Yeah, so? Can you do this? HA! I didn’t think so. Big deal, so you have a throne at the head of a Mensa: SO? Big whoop, So do I! Guggenheim and Simons Foundation awards? Pfft! Who doesn’t have one of those? A Ph.D.? Oooo! I could get ten of those if I wanted to; who couldn’t? The “almost” sure central limit theorem? Almost, but not quite you mean, right? Sheesh! Probability in Banach spaces? “Probability“? “Almost“? Can’t quite make up your mind, can you? Well, what’s the, um, what is the, uh. Ok ok, what did Einstein say when, umm, wait, wait; I’ll get it. Just a sec.
The previous paragraph was written by one of we mortals who, when confronted with pure genius, react in predictable ways. The research in this human behavior is extensive and well documented, and these data can be easily accessed via the web. Learn more about Michael Lacey: http://people.math.gatech.edu/~lacey/ and http://nyjm.albany.edu/j/2017/23-8.html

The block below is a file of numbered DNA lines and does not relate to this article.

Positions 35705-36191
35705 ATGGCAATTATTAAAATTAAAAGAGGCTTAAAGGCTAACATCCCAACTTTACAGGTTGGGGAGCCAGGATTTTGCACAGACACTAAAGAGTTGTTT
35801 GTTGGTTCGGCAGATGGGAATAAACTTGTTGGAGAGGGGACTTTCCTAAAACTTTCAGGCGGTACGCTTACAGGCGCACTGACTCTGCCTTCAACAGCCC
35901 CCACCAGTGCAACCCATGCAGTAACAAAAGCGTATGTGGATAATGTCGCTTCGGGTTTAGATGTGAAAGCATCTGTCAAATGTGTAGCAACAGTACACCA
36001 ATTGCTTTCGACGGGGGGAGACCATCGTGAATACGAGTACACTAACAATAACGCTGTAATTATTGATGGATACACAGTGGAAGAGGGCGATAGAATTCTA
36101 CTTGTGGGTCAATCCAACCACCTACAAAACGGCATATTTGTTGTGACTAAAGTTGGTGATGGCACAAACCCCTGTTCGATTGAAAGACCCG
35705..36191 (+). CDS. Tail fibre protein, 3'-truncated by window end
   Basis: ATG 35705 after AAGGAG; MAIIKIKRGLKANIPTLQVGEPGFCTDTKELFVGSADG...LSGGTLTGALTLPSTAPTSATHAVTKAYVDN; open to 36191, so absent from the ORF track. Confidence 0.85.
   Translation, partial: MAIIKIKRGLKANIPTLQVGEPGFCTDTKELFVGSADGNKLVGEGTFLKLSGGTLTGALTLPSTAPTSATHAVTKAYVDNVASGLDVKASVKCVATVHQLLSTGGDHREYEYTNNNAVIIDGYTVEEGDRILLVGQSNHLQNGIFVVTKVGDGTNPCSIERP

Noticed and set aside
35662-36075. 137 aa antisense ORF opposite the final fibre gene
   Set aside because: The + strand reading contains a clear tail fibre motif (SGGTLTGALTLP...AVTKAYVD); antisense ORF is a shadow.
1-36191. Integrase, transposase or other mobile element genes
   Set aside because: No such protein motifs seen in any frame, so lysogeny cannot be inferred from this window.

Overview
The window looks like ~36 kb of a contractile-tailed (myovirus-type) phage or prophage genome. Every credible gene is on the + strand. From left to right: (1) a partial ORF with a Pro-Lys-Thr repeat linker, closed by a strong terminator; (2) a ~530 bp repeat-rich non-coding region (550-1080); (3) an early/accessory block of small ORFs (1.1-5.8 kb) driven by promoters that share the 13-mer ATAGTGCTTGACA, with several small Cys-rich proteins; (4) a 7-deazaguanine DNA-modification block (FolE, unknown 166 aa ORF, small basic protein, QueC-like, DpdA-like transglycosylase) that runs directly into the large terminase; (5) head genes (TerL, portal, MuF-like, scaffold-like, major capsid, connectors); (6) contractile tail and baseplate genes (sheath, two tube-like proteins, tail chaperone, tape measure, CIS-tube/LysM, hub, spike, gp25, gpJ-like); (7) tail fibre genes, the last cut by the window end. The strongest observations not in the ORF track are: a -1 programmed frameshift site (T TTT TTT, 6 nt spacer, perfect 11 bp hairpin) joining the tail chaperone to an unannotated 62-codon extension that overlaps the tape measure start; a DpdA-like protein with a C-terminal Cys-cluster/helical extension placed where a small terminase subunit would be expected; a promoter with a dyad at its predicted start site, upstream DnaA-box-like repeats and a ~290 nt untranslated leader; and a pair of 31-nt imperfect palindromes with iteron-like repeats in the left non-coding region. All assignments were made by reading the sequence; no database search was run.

We normal’s, we who 2+2 presents a significant challenge, often feel slighted in the presence of IQ jockeys. This is common knowledge and shouldn’t even have been stated here. Mr. Michael Lacey, however, would never cause anyone to feel slighted or in the least bit uncomfortable. You can ask any of those he has apprenticed. That’s right, he has mentored a great many other geniuses during his stay here on our planet, and we are all very appreciative for it. Read more: Michael Lacey | Wikipedia and Michael Lacey | GAtech
For the most part, we average dudes like the brainy type, and deep down inside we all hold a great reverence for those who unravel the very mysteries of the universe.
As for me, I’m still trying to figure out my taxes. Perhaps Mr. Michael Lacey can, one day, formulate an equation that disproves the effectiveness (or lack thereof) of taxation by representation: We can all hope. Maybe, just maybe, Mr. Lacey, you can put down your slide rule and abacus and get to work on something useful like my tax problem. What say you?